So, You Want A Dynamic Page, Huh?

By Joe Burns

Use these to jump around or read it all...

[Getting A Page To Change [How To Get That "Ta Da" Sound]
[A Few Assumptions]


Okay, okay, okay -- enough with the page changing thing. You may want to bookmark this page right now because if you log in to the main dynamic page you'll just go through all that page flipping, and we don't want that again.

Before we get started: This page uses things called "meta" commands. What you will learn here is only a small part of what they can do. Look here for a few more helpful uses.

Getting A Page To Change

     This is a great effect. A few dynamic commands attached to your Web pages will offer some surprises to your readers. I've seen this used to take people on guided tours through buildings, tell jokes, and do just what I did -- almost talk to the viewer. You should be able to find a use for a dynamic page, so read on.

     Here's the command I placed on my page to get the page-changing effect:

<META HTTP-EQUIV="refresh" CONTENT="5; URL=http://www.page.com/page.html">

This is placed right after the <HTML> command and just before the <TITLE> and </TITLE> commands.


Here's what you are telling the computer to do:
    • META HTTP-EQUIV tells the computer that after the page is loaded it is to do something.
    • refresh tells the computer that the thing it's supposed to do is "refresh" the page.
    • CONTENT is a strange name in this case. It denotes the number of seconds before the meta refresh is supposed to occur. I have this one set at 5. You can set it at whatever you want.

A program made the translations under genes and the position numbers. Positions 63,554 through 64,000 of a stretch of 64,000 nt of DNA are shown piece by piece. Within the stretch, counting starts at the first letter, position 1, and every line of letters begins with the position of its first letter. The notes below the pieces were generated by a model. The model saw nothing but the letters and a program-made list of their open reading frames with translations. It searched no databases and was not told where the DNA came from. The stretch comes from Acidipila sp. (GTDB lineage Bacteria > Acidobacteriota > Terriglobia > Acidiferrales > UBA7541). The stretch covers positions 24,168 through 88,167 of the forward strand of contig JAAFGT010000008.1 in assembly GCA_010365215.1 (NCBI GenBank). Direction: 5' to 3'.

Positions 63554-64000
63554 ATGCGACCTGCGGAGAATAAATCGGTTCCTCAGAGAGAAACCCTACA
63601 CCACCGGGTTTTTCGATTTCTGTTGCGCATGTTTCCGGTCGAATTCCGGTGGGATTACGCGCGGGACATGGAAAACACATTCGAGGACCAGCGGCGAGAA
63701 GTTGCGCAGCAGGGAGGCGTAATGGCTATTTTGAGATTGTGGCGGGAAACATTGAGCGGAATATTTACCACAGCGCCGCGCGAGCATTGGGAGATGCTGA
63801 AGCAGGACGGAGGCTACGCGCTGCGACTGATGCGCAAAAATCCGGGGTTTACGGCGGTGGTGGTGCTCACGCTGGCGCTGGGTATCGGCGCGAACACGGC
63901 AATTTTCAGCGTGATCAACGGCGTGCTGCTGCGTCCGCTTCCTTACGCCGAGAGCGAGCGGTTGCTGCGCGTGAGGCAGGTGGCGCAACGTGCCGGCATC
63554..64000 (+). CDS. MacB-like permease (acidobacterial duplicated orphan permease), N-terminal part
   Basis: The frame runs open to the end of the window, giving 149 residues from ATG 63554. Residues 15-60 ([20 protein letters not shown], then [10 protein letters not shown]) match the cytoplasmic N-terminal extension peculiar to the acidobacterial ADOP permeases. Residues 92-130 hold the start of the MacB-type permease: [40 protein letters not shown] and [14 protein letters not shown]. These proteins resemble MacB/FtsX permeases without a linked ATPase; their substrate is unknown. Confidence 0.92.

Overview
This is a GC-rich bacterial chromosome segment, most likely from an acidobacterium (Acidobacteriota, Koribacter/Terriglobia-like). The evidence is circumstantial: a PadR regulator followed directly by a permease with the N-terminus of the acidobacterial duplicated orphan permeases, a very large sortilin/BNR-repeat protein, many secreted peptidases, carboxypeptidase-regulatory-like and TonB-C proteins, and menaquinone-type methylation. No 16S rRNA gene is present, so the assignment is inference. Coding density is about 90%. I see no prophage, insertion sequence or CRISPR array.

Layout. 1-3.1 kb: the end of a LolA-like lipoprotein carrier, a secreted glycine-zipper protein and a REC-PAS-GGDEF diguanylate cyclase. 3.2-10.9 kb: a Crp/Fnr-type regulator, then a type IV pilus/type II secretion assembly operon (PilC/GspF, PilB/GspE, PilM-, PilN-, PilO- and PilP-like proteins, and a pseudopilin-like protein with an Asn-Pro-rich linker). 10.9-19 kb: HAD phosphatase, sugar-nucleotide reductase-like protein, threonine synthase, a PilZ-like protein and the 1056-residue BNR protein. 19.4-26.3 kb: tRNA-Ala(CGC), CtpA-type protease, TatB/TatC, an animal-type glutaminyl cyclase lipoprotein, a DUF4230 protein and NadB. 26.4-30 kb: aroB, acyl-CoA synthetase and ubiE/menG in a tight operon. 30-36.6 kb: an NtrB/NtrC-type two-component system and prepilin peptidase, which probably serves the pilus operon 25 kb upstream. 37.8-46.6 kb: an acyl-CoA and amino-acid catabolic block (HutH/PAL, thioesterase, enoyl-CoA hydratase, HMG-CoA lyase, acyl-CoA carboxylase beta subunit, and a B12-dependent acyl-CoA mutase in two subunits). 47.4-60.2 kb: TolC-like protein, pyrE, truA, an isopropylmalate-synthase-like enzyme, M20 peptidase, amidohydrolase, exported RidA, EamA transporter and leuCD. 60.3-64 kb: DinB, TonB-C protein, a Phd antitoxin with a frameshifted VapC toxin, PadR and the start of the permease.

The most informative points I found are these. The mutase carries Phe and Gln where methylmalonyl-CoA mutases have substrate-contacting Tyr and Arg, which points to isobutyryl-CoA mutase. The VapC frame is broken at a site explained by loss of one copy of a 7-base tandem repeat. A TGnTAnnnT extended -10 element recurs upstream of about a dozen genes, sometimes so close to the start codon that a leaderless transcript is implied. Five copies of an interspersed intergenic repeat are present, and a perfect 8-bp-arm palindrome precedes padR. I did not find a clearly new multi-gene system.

• URL is the address it's supposed to go to after the 5 seconds, or however many seconds you denote.
Please note: The CONTENT command includes the URL command so there is no quotation mark after the 5 or before the URL address. Make a point of copying exactly what is noted above. It won't work otherwise.


How To Get That "Ta Da" Sound

     Now, most of you should have gotten a little Ta Da! when you logged in. That's another thing you can do with this meta command. I had it set up so that after the page loaded, your browser should have played a little .au file called "tada.au". (Clever name, eh?)

     Here's the command I wrote that did the job:

<META HTTP-EQUIV="refresh" CONTENT="1; URL=http://www.page.com/tada.au">

     Note I simply replaced the URL above with a sound file address. This is similar to what you do with a sound embed command. It's not quite equal, but close.


A Few Assumptions

     There are a few assumptions you make using these dynamic commands. Be careful filling your pages with a bunch of these sound commands. Why?

    • You are assuming the viewer has a browser level 1.1 or higher. If your viewer is using 1.0 or a browser with equal capabilities (yes, they do still exist contrary to the growth of the WWW), then the dynamic page that is supposed to change just sits there. Then the viewer waits... and waits... nothing happens. He or she swears at you and moves on.
    • By using a sound file, you are assuming the viewer can play what you have offered. Tough call, as there are many different file names. I suggest .au first (my opinion).
    • Finally -- and most annoyingly -- you are assuming people care to see the little page change or hear that "ta da!" every time they log in. A grand assumption indeed.
     My suggestion is to use these pups sparingly and offer those less browserly endowed a way around the page. Put something on the page that is supposed to change that allows those using an early browser to click and join in the merriment since their page won't change for them.

[Getting A Page To Change]
[How To Get That "Ta Da" Sound]
[A Few Assumptions]


 Enjoy!



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